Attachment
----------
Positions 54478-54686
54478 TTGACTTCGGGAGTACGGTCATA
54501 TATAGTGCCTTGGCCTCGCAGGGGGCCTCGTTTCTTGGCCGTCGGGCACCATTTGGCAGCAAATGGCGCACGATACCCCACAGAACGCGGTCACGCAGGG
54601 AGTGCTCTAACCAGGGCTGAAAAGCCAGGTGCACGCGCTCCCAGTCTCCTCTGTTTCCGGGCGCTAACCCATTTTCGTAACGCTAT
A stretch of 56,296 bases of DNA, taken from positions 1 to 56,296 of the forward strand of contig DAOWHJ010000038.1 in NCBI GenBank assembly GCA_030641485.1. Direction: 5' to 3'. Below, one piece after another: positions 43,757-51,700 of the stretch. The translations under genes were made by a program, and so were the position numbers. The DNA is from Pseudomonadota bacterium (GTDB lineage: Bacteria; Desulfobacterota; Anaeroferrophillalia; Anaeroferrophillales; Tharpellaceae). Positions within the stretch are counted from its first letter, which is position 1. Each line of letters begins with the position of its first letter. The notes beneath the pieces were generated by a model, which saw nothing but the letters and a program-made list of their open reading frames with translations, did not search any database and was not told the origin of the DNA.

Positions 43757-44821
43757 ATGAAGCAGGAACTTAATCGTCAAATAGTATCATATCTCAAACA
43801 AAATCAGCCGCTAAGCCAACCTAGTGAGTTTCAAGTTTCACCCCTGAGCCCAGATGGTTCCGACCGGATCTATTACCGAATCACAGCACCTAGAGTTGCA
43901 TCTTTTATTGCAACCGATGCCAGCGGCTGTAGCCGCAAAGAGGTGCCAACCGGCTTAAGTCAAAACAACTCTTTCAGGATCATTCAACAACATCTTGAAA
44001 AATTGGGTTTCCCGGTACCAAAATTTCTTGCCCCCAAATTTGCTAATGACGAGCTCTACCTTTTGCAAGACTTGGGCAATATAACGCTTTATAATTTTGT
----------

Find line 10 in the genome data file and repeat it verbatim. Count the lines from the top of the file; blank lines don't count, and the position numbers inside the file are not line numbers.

44001 AATTGGGTTTCCCGGTACCAAAATTTCTTGCCCCCAAATTTGCTAATGACGAGCTCTACCTTTTGCAAGACTTGGGCAATATAACGCTTTATAATTTTGT